Monday, November 23, 2015

Sri Lankan journey: First day of language lessons

The goal of the Fulbright is cultural and educational exchange. In a place like Colombo it's relatively easy to get around with only English. But how much poorer the experience is without being able to understand the conversations around you. 

Everywhere in Sri Lanka signs are in English. You can start to sound out the letters. But it's so great to be able to start reading. 

Last May when I visited I asked whether Janet and I would be able to take Singhala lessons, which are geared for the English Teaching Assistants (ETAs), I was overjoyed when I was told of course we could sit in. I love languages and I'm super interested in parsing them out. Mostly when we travel I do this in a piecemeal, amateurish, and I have to say slightly pedantic fashion. Poor Janet puts up with it and even humors me. How exciting is it to be here, immersed in Singhala and being taught professionally!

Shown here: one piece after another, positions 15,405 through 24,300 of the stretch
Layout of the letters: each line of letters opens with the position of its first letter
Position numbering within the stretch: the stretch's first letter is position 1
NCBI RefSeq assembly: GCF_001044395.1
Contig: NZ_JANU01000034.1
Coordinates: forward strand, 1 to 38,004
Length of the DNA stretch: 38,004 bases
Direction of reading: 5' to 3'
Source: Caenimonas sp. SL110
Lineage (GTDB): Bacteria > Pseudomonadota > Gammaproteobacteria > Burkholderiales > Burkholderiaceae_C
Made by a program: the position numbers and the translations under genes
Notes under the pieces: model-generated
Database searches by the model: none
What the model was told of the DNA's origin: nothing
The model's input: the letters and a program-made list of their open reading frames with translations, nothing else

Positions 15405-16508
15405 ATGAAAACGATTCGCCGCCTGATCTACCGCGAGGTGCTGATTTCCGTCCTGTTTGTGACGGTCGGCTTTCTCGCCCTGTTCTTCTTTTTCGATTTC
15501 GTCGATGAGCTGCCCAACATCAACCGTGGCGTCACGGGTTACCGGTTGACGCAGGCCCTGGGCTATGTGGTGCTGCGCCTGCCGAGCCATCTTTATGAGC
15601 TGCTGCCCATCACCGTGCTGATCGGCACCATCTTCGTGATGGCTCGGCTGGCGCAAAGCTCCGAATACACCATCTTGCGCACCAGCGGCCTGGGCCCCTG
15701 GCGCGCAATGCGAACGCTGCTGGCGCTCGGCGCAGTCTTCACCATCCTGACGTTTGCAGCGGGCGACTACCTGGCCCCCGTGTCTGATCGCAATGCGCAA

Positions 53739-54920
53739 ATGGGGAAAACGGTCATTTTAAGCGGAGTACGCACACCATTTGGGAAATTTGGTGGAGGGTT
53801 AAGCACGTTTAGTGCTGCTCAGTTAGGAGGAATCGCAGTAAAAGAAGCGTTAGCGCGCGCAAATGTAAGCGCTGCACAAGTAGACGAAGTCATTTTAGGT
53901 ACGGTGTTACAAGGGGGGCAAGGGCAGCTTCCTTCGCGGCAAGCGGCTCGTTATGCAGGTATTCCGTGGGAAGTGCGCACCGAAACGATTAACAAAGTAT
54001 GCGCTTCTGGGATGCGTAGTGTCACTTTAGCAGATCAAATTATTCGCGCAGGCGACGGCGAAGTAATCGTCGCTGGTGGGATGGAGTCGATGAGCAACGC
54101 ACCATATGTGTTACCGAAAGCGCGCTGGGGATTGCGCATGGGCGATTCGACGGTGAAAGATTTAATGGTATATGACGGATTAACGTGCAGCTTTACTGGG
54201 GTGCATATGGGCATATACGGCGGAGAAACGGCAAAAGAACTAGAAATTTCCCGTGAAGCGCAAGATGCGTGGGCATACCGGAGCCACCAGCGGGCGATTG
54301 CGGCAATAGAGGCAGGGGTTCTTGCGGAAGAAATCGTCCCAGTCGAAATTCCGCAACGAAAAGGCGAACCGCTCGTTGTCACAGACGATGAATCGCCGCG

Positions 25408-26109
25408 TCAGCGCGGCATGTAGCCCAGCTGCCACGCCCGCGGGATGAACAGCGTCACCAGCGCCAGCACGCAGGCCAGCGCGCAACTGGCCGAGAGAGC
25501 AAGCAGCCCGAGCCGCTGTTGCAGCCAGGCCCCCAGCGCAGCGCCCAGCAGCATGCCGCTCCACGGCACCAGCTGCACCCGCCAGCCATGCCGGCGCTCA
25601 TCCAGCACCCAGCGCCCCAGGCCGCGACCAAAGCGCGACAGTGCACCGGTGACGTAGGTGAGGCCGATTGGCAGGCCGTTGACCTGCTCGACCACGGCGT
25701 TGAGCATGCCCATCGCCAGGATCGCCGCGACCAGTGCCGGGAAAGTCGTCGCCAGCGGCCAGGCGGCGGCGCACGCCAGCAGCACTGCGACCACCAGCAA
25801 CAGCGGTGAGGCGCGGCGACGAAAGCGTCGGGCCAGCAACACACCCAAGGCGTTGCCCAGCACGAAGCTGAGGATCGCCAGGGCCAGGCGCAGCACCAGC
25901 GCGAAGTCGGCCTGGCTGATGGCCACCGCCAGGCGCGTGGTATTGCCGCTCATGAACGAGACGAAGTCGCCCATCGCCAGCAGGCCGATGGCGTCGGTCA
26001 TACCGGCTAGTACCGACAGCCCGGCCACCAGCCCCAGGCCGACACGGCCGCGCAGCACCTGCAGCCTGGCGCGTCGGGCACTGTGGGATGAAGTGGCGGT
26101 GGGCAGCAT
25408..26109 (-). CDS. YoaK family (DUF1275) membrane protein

Of course in language learning the ideal is a lot less work than the real. Is our teacher trying to kill us by making us count up to 14? Do I really have to know the word for newspaper when all I have to do is find the one I want once I've identified a newsstand? These are theoretical questions I guess. Because the stuff that turns me on is not what other people may value learning. Dative or generative cases are so cool and the diacritics that modify Singhala letter sounds in 12 different ways are amazing. 

To me another great thing about language learning is learning to recognize similarities among disparate languages. In Singhala it's challenging. Is the word for table "mese" a borrowing from Portuguese or is it the same word as in the Romance languages shared through history and geography by means of a Sanskrit bridge? There are many similar examples but then there are the cool things like "oyate," (to you) where the "t" sound has been retained in both English and Singhala. Other words like "ready" (laesti) must be cognates. For example the Spanish word for ready: listo

So there we have it. The agony and the ecstasy of language learning. As with every other aspect of this amazing Fulbright experience the whole thing is in our hands. Nothing is "required," everything is up to us, and we hold the keys to our success in our own hands. A pretty big responsibility but a great privilege as  well. 

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